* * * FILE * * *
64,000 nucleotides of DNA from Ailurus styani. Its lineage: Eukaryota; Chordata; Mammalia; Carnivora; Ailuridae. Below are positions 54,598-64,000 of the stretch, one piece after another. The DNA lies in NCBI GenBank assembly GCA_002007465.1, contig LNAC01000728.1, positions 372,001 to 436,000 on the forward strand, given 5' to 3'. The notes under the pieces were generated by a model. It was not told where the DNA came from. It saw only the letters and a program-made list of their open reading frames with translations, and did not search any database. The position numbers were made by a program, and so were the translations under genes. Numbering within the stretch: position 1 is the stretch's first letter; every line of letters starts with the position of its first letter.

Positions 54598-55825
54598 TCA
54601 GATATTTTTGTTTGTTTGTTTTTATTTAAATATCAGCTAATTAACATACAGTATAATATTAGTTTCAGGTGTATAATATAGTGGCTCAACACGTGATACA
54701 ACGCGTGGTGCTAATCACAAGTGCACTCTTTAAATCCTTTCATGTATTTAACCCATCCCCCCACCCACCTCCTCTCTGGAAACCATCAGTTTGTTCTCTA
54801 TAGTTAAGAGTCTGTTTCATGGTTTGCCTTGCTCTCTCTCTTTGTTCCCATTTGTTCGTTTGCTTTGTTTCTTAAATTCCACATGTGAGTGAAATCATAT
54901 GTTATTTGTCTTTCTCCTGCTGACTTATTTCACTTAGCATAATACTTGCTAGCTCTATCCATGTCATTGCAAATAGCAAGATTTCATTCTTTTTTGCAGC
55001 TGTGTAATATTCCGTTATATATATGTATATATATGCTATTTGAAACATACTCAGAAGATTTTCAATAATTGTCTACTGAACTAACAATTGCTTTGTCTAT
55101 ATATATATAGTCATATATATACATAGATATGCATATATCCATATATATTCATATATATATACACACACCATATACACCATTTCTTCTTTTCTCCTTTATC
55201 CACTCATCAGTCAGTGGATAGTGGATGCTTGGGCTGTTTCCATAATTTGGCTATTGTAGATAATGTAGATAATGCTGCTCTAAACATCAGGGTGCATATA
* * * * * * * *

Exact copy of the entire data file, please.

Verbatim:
64,000 nucleotides of DNA from Ailurus styani. Its lineage: Eukaryota; Chordata; Mammalia; Carnivora; Ailuridae. Below are positions 54,598-64,000 of the stretch, one piece after another. The DNA lies in NCBI GenBank assembly GCA_002007465.1, contig LNAC01000728.1, positions 372,001 to 436,000 on the forward strand, given 5' to 3'. The notes under the pieces were generated by a model. It was not told where the DNA came from. It saw only the letters and a program-made list of their open reading frames with translations, and did not search any database. The position numbers were made by a program, and so were the translations under genes. Numbering within the stretch: position 1 is the stretch's first letter; every line of letters starts with the position of its first letter.

Positions 54598-55825
54598 TCA
54601 GATATTTTTGTTTGTTTGTTTTTATTTAAATATCAGCTAATTAACATACAGTATAATATTAGTTTCAGGTGTATAATATAGTGGCTCAACACGTGATACA
54701 ACGCGTGGTGCTAATCACAAGTGCACTCTTTAAATCCTTTCATGTATTTAACCCATCCCCCCACCCACCTCCTCTCTGGAAACCATCAGTTTGTTCTCTA
54801 TAGTTAAGAGTCTGTTTCATGGTTTGCCTTGCTCTCTCTCTTTGTTCCCATTTGTTCGTTTGCTTTGTTTCTTAAATTCCACATGTGAGTGAAATCATAT
54901 GTTATTTGTCTTTCTCCTGCTGACTTATTTCACTTAGCATAATACTTGCTAGCTCTATCCATGTCATTGCAAATAGCAAGATTTCATTCTTTTTTGCAGC
55001 TGTGTAATATTCCGTTATATATATGTATATATATGCTATTTGAAACATACTCAGAAGATTTTCAATAATTGTCTACTGAACTAACAATTGCTTTGTCTAT
55101 ATATATATAGTCATATATATACATAGATATGCATATATCCATATATATTCATATATATATACACACACCATATACACCATTTCTTCTTTTCTCCTTTATC
55201 CACTCATCAGTCAGTGGATAGTGGATGCTTGGGCTGTTTCCATAATTTGGCTATTGTAGATAATGTAGATAATGCTGCTCTAAACATCAGGGTGCATATA